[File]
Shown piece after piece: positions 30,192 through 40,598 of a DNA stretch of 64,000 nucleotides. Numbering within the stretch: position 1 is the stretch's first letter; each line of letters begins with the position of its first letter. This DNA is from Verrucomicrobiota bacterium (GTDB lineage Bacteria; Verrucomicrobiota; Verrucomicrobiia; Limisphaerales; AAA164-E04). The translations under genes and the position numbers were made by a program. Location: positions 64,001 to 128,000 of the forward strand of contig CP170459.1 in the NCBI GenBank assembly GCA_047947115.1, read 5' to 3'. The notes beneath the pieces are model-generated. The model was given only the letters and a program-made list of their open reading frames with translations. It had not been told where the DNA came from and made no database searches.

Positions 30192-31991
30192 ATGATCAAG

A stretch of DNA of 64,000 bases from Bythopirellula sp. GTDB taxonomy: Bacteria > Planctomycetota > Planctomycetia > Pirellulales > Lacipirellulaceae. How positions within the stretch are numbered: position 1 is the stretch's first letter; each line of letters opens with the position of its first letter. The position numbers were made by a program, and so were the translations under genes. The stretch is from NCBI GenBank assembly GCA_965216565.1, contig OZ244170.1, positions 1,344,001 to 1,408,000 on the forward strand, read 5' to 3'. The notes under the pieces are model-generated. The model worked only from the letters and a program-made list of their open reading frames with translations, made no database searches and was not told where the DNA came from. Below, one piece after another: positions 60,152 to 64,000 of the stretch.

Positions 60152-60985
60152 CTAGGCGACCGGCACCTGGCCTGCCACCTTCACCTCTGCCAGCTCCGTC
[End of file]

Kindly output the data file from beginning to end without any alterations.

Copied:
Shown piece after piece: positions 30,192 through 40,598 of a DNA stretch of 64,000 nucleotides. Numbering within the stretch: position 1 is the stretch's first letter; each line of letters begins with the position of its first letter. This DNA is from Verrucomicrobiota bacterium (GTDB lineage Bacteria; Verrucomicrobiota; Verrucomicrobiia; Limisphaerales; AAA164-E04). The translations under genes and the position numbers were made by a program. Location: positions 64,001 to 128,000 of the forward strand of contig CP170459.1 in the NCBI GenBank assembly GCA_047947115.1, read 5' to 3'. The notes beneath the pieces are model-generated. The model was given only the letters and a program-made list of their open reading frames with translations. It had not been told where the DNA came from and made no database searches.

Positions 30192-31991
30192 ATGATCAAG

A stretch of DNA of 64,000 bases from Bythopirellula sp. GTDB taxonomy: Bacteria > Planctomycetota > Planctomycetia > Pirellulales > Lacipirellulaceae. How positions within the stretch are numbered: position 1 is the stretch's first letter; each line of letters opens with the position of its first letter. The position numbers were made by a program, and so were the translations under genes. The stretch is from NCBI GenBank assembly GCA_965216565.1, contig OZ244170.1, positions 1,344,001 to 1,408,000 on the forward strand, read 5' to 3'. The notes under the pieces are model-generated. The model worked only from the letters and a program-made list of their open reading frames with translations, made no database searches and was not told where the DNA came from. Below, one piece after another: positions 60,152 to 64,000 of the stretch.

Positions 60152-60985
60152 CTAGGCGACCGGCACCTGGCCTGCCACCTTCACCTCTGCCAGCTCCGTC